Gregoris Ioannou is a political sociologist and a Research Fellow at the School of Law, University of Glasgow. Gregoris has taught at the University of Cyprus and Frederick University. He holds degrees from the London School of Economics (LSE) and the University of Warwick (PhD, 2011). Gregoris’ has published articles in The German Journal of Industrial Relations/Industrielle Beziehungen, Mobilization: an International Quarterly, Capital and Class, and Mediterranean Politics; and chapters in edited collective volumes and as studies commissioned by organisations such as European Trade Union Institute, Friedrich Ebert Stiftung, and Peace Research Institute Oslo. Gregoris is also an external Expert for the European Foundation for the Improvement of Living and Working Conditions (Eurofound) on “Working Conditions and Sustainable Work” and the European Commission on labour market issues. In 2020 he won a prestigious Marie Sklodowska Curie Fellowship, the first award of its kind for the School of Law as well as for the University of Glasgow’s College of Social Sciences.
Gregoris Ioannou’s research work primarily focuses on labour relations and trade unionism, class conflicts and social movements, contentious politics and the South European crisis. His first monograph titled The normalization of Cyprus’ partition among Greek Cypriots: political economy and political culture in a divided society (Palgrave Macmillan, 2020) was originally published in a slightly shorter form in Greek in 2019 with a second edition in 2020 and translated and published also in Turkish in 2020. His co-edited book volume Populism and the Radical Left in Europe was published by Routledge in 2019 while his second monograph titled Employment, Trade Unionism and Class: The Labour Market in Southern Europe since the Crisis is currently in press by Routledge and is expected to be out in June 2021.
Niyazi Kizilyürek is a professor of political history at the University of Cyprus specialising on the political history of Turkey and Cyprus. Born in Potamia, his family fled to Louroujina in the face of intercommunal violence in 1964. His later studies in sociology, politics, and economics at the University of Bremen led to an academic appointment at the University of Cyprus in 1995. Upon his entry, he was targeted by fascists, nationalist politicians and media, facing a year-long campaign for his expulsion from the university. He resisted with the support of his co-workers and the university and remained there. In 2014, he was elected Dean of the School of Humanities.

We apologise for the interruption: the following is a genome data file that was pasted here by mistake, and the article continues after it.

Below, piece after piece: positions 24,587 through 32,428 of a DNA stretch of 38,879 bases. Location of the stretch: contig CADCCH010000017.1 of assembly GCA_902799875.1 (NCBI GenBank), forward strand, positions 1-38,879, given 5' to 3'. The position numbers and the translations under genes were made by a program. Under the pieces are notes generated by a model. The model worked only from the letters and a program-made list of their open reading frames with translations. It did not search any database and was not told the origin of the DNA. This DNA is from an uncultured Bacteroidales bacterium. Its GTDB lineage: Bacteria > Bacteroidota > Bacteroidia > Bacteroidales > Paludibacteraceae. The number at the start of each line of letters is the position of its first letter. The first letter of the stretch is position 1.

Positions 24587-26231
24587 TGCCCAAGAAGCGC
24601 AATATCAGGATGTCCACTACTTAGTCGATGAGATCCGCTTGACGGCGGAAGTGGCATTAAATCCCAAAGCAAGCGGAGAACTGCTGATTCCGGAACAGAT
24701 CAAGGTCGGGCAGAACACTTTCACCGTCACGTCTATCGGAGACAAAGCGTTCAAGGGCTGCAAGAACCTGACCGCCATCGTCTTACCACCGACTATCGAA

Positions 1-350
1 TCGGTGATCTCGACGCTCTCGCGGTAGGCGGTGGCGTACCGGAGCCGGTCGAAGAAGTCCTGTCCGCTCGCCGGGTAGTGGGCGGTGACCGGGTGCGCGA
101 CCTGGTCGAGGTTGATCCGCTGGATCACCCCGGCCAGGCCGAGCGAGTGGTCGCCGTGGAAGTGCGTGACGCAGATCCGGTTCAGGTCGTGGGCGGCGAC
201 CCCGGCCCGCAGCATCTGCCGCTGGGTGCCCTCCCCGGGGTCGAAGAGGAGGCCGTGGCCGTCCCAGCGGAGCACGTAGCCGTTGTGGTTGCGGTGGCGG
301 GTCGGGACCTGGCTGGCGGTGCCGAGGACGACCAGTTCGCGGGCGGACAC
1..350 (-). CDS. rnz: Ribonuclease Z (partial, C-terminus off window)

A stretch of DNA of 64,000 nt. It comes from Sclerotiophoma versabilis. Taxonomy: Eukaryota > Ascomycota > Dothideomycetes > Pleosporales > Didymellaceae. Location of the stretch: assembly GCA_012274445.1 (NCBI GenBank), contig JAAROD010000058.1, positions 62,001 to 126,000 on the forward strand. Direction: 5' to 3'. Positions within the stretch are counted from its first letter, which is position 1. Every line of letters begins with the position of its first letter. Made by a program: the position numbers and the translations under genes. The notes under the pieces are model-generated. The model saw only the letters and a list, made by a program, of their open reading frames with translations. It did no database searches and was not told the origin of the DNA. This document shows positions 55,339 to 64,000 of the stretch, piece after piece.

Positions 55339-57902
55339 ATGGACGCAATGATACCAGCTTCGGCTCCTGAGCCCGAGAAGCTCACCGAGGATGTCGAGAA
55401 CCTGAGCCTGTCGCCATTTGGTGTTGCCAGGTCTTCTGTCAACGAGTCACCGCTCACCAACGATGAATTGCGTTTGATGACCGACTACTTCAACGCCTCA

In 2019, Kızılyürek entered politics as a candidate for 2019 European Parliament elections with the left wing Progressive Party of Working People (AKEL). Though his candidacy proved controversial, he was elected to the European Parliament with 25,051 votes, coming second among AKEL's candidates. His election led to renewed controversy because he said that he will promote the Turkish language as an official language of the European Parliament (because it is an official language of the Republic of Cyprus). A longtime advocate for the peaceful reunification of Cyprus, and a leading public intellectual in Cyprus, Kizilyürek has authored and edited numerous books on the Cyprus dispute, including the Path of A Country in collaboration with the late President Glafkos Klerides and the two-volume A History of Violence and Resentment: The Genesis and Evolution of the Ethnic Conflict in Cyprus
In the early 1990s he produced a documentary called Our Wall with Panikkos Chrysanthou, which later won the Apdi İpekçi Peace Award in 1997. Its first international screening was at the Cyprus & Its People conference, organized by Vangelis Calotychos, at Harvard University in 1994.
Vangelis Calotychos is Visiting Associate Professor of Comparative Literature at Brown University.